The disruptive promise of WeWork — the real estate startup founded in New York City by a failed entrepreneur who dreamed of creating a global social movement of millennials looking for cheap office space and free beer pong — captured the wallets of many serious money men before reality brought the company close to ruin this fall.
It wasn’t just SoftBank’s Masayoshi Son, the Japanese venture capitalist who began plunking billions into WeWork in 2017 and famously told CEO Adam Neumann that he wasn’t “crazy enough.” None other than the U.S.’s largest and most prestigious bank, Jamie Dimon’s JPMorgan Chase, wrangled the lead on the IPO and also extended a personal credit line to Neumann of $500 million. Wizened real estate investor Mort Zuckerman was an investor, as were veteran venture capital players Goldman Sachs and Benchmark Capital. Even Harvard’s endowment was onboard.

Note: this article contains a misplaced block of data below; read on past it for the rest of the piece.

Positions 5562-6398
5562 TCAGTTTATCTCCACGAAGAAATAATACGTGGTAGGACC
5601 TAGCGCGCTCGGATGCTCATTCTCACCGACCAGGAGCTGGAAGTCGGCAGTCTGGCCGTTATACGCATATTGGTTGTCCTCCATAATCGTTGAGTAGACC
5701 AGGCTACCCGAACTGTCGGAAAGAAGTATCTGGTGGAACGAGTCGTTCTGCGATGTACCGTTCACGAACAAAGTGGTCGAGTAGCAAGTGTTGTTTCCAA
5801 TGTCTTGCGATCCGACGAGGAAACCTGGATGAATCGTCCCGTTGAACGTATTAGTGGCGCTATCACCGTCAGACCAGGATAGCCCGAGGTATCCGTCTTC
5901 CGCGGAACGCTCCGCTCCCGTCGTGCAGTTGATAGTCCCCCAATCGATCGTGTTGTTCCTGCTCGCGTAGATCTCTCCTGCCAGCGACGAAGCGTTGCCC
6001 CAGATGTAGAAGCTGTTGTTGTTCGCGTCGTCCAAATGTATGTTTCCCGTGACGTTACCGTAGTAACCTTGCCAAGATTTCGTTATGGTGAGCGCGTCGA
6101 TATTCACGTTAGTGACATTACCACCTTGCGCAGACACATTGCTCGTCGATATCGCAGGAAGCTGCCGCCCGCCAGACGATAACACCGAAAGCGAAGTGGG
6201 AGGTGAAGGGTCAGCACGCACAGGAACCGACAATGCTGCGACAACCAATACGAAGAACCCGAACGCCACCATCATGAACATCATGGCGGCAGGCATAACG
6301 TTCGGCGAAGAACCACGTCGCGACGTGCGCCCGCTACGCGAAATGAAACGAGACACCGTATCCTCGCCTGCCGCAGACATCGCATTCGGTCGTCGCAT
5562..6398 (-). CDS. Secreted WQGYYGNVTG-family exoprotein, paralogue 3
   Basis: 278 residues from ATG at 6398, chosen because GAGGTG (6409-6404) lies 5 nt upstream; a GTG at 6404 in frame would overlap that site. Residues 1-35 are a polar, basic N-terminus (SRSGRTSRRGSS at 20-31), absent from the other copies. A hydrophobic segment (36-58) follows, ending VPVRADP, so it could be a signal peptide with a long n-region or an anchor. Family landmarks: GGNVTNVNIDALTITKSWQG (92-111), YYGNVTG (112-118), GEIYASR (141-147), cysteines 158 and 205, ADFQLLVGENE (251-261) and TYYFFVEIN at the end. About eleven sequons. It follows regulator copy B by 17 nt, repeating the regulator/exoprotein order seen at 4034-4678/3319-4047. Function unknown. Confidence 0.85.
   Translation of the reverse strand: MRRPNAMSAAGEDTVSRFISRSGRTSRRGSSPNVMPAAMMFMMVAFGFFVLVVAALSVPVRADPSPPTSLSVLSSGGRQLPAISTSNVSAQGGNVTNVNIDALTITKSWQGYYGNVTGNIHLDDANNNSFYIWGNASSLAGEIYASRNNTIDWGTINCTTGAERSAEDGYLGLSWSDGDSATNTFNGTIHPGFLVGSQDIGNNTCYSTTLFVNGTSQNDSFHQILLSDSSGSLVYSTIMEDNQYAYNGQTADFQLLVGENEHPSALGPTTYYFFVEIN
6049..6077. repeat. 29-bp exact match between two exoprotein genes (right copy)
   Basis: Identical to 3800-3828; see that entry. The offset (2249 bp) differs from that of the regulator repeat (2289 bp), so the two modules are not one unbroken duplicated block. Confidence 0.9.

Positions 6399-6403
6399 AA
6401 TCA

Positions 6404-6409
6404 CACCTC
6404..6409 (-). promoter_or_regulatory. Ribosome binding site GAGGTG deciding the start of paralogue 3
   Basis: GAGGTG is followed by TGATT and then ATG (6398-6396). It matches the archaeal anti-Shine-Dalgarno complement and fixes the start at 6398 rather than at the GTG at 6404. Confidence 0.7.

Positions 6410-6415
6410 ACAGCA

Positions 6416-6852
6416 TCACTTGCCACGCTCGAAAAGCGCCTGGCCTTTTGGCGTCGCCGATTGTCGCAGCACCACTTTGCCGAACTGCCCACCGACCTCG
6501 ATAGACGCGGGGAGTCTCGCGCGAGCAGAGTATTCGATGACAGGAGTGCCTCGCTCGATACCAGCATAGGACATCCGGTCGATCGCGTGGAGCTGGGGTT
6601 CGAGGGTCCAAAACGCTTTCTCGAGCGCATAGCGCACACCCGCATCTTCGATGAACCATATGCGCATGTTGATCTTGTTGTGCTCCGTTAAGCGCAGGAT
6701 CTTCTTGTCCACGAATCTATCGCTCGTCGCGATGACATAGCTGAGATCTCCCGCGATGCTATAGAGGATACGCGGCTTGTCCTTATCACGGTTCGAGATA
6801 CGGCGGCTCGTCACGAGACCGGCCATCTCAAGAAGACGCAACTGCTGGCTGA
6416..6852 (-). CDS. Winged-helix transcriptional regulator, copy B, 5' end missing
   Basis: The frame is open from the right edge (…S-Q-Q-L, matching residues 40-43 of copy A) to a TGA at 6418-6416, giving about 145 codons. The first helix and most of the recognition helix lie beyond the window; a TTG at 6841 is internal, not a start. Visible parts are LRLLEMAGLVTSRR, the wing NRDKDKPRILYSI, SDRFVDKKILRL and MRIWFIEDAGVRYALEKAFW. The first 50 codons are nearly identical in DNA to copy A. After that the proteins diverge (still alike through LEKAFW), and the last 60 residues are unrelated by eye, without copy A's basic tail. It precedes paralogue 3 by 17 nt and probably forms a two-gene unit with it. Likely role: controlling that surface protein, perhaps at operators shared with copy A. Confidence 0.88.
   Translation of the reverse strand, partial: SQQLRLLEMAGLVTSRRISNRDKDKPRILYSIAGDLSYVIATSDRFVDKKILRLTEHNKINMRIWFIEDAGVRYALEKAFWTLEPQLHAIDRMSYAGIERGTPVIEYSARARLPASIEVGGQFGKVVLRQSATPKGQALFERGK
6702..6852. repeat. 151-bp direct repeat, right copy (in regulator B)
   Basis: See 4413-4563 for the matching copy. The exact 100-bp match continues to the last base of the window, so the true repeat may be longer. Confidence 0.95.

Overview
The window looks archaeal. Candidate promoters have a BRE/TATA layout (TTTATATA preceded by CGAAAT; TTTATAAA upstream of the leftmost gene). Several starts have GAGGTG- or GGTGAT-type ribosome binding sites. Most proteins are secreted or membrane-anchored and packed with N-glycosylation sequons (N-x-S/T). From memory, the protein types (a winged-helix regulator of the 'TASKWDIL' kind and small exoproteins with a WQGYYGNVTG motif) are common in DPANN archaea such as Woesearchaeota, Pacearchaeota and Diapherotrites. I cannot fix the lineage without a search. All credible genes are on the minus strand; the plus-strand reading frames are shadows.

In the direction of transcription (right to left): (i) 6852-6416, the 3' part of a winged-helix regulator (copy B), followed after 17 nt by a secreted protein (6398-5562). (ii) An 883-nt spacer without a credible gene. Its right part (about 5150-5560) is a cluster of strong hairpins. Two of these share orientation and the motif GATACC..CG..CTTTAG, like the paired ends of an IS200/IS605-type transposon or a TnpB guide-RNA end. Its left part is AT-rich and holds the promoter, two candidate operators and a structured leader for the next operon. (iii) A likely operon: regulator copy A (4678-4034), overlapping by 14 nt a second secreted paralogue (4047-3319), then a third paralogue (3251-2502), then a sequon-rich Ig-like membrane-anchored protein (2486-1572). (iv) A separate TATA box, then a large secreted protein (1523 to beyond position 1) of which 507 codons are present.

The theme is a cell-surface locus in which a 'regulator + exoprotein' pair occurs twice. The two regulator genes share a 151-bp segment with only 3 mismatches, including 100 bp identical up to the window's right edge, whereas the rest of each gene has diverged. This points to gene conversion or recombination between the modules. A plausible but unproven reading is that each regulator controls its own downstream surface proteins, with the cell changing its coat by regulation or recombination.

But there is a little-known player in the saga that sheds a different light on the era that the excesses of WeWork have come to represent: the Hartford Capital Appreciation Fund, a Wayne, Pennsylvania–based $7.1 billion mutual fund loaded with investments in unicorns. These private companies, each valued at more than $1 billion, were placed there by subadviser and Wellington Management senior managing director Michael Carmen, a star VC investor of the mutual fund world.
The Hartford fund’s investment, made in December 2014, came to represent the biggest stake, on a percentage basis, that any mutual fund had in WeWork.
To see what happened, read my story in Institutional Investor: https://www.institutionalinvestor.com/article/b1jdzrbd7jhrzp/The-Little-Known-Mutual-Fund-That-Loved-WeWork